From the earliest production Lady Jane’s song “Silvered is the raven hair,” introduced by a recitative
Sad is that woman’s lot who year by year,
Sees one by one her beauties disappear…
was usually performed with the actress holding a double bass, or perhaps a cello, in order to mime the bass line of the orchestra, which is by turns both poignant and dramatic. Until this production, I had never seen Lady Jane actually play the cello while singing the number. It seems that Janna Baty studied cello as a girl, though she says she has not touched it for well over a quarter-century. Nonetheless, her determined performance on the instrument played right into the character of Lady Jane and made the number one of the highlights of the show. So overwhelming was the audience response that she actually broke character and returned to the stage to take a bow before the show could continue. And, amidst a cast received with great enthusiasm during the curtain calls, the response to her appearance was utterly ecstatic.
Of course, as important as any of the solo singers in a Gilbert and Sullivan production of the male and female choruses. Until the final number men’s and women’s choruses are entirely different in musical character and personality: the soft, droopiness of the lovesick maidens contrasted brilliantly with the beefy masculinity of the Dragoon Guards. The sonority, tone, and diction – to say nothing of their stage presence, and acting – play just a stronger role in enlivening the operetta as that of the principals. The chorus master was Lina Gonzalez
Frank Kelley, the stage director, is well known in Boston musical circles for many years of varied activity as a tenor. This was his first appearance as a director for Odyssey Opera, though he actually appeared in a singing role in the first opera of this Oscar Wilde-based season. But in Patience showed real talent in a new capacity, with an excellent sense of directing actors for comic effect and employing the space on the stage when there is a large mass of people moving around, as always happens with two choruses and soloists in a Gilbert and Sullivan production. Seeing this hitherto hidden talent revealed so effectively is one of the specific pleasures of this production.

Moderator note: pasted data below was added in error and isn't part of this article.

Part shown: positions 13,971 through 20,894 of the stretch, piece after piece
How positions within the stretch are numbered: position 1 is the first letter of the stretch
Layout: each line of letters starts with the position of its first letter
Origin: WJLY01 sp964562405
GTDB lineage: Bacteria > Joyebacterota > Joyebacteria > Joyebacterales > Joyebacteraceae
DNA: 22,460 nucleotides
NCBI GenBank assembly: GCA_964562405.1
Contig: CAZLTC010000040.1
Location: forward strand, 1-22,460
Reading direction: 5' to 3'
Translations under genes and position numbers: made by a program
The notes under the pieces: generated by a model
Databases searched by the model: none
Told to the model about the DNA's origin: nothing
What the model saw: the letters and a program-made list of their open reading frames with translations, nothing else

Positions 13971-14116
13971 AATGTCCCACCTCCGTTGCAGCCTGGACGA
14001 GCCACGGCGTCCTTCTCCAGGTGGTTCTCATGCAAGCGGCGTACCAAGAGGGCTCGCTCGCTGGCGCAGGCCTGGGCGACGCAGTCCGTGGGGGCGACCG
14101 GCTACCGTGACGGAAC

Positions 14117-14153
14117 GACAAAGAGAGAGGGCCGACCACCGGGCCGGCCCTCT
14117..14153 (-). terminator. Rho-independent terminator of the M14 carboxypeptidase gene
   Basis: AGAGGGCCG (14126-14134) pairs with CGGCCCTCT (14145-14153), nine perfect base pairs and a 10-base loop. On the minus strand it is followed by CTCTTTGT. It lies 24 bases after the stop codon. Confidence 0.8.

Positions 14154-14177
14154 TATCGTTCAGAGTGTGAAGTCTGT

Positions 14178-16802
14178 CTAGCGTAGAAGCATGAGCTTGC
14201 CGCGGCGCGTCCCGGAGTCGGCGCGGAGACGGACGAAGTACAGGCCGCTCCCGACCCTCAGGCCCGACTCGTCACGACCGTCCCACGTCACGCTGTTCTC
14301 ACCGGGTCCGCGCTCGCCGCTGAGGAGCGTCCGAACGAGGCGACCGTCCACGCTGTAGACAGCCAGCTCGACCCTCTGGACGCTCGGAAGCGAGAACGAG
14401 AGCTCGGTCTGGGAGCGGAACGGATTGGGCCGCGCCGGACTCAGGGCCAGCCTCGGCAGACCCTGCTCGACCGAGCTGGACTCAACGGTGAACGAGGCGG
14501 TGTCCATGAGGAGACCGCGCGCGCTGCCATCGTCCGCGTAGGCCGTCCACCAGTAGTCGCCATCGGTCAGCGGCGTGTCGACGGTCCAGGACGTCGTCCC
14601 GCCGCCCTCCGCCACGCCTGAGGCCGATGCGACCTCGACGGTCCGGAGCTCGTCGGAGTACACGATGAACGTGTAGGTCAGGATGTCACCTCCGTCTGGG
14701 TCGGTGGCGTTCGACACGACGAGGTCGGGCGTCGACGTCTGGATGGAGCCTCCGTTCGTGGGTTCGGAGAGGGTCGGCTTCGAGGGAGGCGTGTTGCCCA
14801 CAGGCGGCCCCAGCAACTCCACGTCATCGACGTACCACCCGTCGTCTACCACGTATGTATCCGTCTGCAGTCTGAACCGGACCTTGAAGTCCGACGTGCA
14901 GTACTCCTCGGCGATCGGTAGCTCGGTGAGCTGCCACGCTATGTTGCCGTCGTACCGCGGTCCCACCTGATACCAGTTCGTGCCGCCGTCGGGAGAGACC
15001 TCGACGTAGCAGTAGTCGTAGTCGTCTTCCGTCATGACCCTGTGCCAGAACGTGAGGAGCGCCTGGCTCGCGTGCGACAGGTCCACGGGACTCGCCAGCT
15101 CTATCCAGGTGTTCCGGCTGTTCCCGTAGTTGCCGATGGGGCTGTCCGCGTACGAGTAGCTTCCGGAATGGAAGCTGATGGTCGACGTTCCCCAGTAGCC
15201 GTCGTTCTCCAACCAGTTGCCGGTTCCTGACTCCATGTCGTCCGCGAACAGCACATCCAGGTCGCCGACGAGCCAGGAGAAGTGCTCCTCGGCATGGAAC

Gil Rose’s range as organizer and conductor of Odyssey Opera (as well, as of the Boston Modern Orchestra Project) is so well known that it hardly needs reporting here, except to say that once again he has chosen musicians of exceptional quality for the stage, as well as a first-rate orchestra of modest size (twenty-seven instruments — fourteen strings balanced by six winds, six brass, and one percussion) to play Sullivan’s marvelous orchestrations. His theatrical timing, too, is also well known. In this performance, responding to audience enthusiasm, he allowed two encores, to the audience’s delight: the duet of Bunthorne and Lady Jane, and the duet of Bunthorne and Grosvenor.
Choreography—both delicate and amusing—was by Larry Sousa. Dan Daly designed the two sets, both with an “aesthetic” feel to them. Costumes by Amanda Mujica, with hair and make-up designs by Rachel Padula-Shufelt equally captured the spirit of the piece with variety, charm, and wit. Christopher Ostrom did the lighting design.
It is a shame that Patience runs only twice because it should be seen by many, many people, especially audiences relatively new to the theater who may not know the work of Gilbert and Sullivan at all, and who would be amazed and delighted by effects produced in the old “simple” style of theatrical production, with only one set per act, and emphasis on the witty story, the brilliant words, and the ever-delightful music.
Patience was the perfect ending to an Oscar Wilde-based season that offered an opera based on his one novel, another setting a compact form of most famous play, and a third based on a short story. Finally we end with a work in which he was possibly parodied to some degree, and also involved in its marketing and fame.
But most of all, Patience was simply an utterly delightful evening in the theater, whether for Savoyards of long standing or newcomers to this brilliant repertory.
Ed. Note: A paragraph on the three soloists from among the “rapturous maidens” chorus accidentally deleted from the the original submission has been restored.
Steven Ledbetter is a free-lance writer and lecturer on music. He got his BA from Pomona College and PhD from NYU in Musicology. He taught at Dartmouth College in the 1970s, then became program annotator at the Boston Symphony Orchestra from 1979 to 1997.